"There will be money.  You're going to be OK financi-"
"-and unloved and stupid and-"  (Let's not forget rude, since I was interrupting her at that point...)
"Happy.  You deserve to be a little selfish.  You have sold yourself short for years.  You are going to be happy, and show your kids what that looks like."

I am having a hard time getting my head around selfish ever being a good thing.  I have a hard time dealing with all the guilt that my selfishness has caused.  CB told me once that I should "be more selfish".  He was talking about buying a guitar, though!


  1. Maybe you just need to figure out the line between being selfish, and self-preservation?

  2. I wrote a long response to this and the internet ate it, so I'll try again.

    The mediator is right. You are falling victim to the classic "leaver's guilt syndrome." I have seen this repeatedly and experienced it myself. You are not being selfish, but you won't be able to really see this and believe it - likely for years.

    Thus you must simply do as she says. Feel selfish as you do it, if you must, but just do it. Tips the scales back in your favor (she's totally right about that.) And that whole "price you pay" part? You're totally wrong. The price you pay is the guilt, not the terms of the divorce agreement. Pay the guilt in your emotions and let the agreement be fair. Do what the mediator says instead of doing what you feel is right, because your feelings now are all wrong.

    I've seen two friends who went through this exact same thing and it did NOT turn out well for either of them. One is going to have serious relationship problems with her kids because she gave up SO MUCH and let her ex have so much power and time and everything over them. She insisted she was doing what was "right" because it's what she thought she deserved. She was wrong and I feel awful for her. She doesn't deserve that and neither do you.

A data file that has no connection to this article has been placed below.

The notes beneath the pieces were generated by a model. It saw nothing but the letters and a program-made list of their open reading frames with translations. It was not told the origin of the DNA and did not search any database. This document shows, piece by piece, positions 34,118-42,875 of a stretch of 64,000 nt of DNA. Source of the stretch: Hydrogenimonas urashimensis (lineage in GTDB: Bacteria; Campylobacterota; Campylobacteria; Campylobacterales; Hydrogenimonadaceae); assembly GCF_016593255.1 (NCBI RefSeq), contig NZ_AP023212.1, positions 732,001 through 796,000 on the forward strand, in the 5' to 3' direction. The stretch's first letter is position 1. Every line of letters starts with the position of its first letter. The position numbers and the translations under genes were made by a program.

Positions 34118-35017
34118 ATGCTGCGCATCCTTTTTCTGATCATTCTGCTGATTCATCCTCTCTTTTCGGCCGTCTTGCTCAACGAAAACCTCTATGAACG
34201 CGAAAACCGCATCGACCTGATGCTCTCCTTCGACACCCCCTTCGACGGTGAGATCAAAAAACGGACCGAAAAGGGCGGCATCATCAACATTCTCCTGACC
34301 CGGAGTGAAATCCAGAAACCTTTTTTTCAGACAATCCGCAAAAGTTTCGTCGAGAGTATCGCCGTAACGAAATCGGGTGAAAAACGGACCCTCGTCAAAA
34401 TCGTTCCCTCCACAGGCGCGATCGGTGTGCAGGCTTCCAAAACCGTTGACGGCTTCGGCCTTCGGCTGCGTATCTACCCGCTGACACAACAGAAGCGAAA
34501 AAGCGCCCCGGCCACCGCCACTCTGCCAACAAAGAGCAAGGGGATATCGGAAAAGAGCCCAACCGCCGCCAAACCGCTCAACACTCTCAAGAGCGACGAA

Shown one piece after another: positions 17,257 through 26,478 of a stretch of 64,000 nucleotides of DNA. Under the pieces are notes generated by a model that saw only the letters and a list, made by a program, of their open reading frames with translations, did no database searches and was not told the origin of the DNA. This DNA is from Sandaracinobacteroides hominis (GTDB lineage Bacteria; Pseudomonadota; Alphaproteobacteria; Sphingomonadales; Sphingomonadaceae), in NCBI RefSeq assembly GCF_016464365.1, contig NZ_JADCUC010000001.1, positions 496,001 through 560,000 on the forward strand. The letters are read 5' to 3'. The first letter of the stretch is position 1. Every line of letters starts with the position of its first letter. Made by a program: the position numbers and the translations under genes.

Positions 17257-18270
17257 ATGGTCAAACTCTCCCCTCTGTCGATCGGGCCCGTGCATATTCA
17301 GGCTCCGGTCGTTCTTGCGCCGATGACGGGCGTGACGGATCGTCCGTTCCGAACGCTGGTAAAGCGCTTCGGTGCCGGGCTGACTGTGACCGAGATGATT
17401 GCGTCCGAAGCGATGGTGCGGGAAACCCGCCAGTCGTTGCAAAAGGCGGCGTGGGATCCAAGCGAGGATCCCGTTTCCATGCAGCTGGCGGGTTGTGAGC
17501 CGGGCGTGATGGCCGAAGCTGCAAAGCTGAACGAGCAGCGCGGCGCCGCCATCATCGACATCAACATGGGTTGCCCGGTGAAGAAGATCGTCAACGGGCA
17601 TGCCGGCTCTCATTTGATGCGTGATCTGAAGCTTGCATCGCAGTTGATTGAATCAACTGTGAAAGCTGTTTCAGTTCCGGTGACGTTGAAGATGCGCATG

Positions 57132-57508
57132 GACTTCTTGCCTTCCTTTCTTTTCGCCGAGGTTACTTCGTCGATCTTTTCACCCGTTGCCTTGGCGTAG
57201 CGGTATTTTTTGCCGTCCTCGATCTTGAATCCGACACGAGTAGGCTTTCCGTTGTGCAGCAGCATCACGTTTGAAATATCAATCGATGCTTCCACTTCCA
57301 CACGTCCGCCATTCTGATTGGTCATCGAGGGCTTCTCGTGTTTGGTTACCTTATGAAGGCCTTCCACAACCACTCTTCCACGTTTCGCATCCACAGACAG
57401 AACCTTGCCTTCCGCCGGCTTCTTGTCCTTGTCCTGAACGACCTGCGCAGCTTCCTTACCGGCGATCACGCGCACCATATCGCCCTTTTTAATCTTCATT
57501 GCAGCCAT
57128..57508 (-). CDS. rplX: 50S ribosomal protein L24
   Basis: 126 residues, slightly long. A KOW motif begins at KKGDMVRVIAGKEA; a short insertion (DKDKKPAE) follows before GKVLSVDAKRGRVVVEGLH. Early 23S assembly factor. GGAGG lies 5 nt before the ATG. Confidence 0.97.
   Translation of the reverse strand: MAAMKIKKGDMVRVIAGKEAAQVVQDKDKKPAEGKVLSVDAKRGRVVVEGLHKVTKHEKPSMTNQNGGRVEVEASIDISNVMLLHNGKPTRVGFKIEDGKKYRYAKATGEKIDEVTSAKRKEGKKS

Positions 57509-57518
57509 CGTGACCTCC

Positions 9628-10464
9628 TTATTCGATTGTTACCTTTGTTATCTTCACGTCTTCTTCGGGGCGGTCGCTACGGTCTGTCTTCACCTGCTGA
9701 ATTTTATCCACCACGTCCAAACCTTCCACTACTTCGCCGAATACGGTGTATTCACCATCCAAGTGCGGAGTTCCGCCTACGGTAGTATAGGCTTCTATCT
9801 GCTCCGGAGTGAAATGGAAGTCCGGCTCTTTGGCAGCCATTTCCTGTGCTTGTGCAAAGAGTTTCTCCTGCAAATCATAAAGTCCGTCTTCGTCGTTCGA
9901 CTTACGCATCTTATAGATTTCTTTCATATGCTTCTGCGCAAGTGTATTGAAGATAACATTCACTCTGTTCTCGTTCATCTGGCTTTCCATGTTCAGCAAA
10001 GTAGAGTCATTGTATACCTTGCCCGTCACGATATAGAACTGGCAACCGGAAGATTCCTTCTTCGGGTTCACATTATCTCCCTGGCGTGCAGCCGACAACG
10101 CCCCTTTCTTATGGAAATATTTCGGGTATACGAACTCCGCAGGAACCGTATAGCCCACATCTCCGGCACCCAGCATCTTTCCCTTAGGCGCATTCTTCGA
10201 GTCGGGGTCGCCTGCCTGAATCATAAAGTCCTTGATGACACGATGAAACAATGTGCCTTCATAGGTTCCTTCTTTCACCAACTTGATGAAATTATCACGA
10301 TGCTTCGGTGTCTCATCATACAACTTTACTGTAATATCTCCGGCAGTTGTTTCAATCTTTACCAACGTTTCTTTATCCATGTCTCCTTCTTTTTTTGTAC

I did the same thing, too, but fortunately I am still waiting on the final steps for the divorce. I am SO GLAD I had to wait! I gave up a lot and would have given up so much more that I now recognize would have been unfair, because I felt that guilt and thought it meant I deserved less or even nothing. I've been accepting less than half of what I should have legally received in child support if the divorce were finalized 6 years ago. I have not and will not receive any alimony. Looking back, I realize that this was not right, but I was unwilling to accept it at the time. I should have insisted on the legal minimum for child support, and allowed myself some alimony so that I could have gone back to school 6 years ago because it's too late now. Too many other things are set in place and I can't afford the time commitment. It makes me sad. I was wrong, and so are you.

    I know I'm rambling. It's 5:30 a.m. and I wrote this so much better the first time. But the bottom line is: suck up your pride and guilt, do the right thing by standing up for those things you should have - even if you don't really believe you deserve them right now - and feel selfish if you must. You WILL regret it later if you don't.

  3. Lillian is absolutely right, Kate.
    I got stuck giving up most of what I was entitled to in the mistaken assumption that it would pay off any guilty feelings. It was the wrong decision. Big time. I lost everything because I felt bad about fighting back.
    Whatever sense of guilt of selfishness you may feel, be sure and keep them well away from your divorce settlement.
    Hang in there, girl.

  4. Hate to say it, but ultimately, this is why people use lawyers - to stop feelings getting in the way of their best interests, and the best interests of their children. You have contributed as much to the marriage and family as your husband, I'm sure. Input isn't all financial. You need to make sure you come out of this as equals. Don't let adjective-induced guilt lead to long-term regret. It's worth taking the time and maybe some additional pain, to get the balance right. You can do it.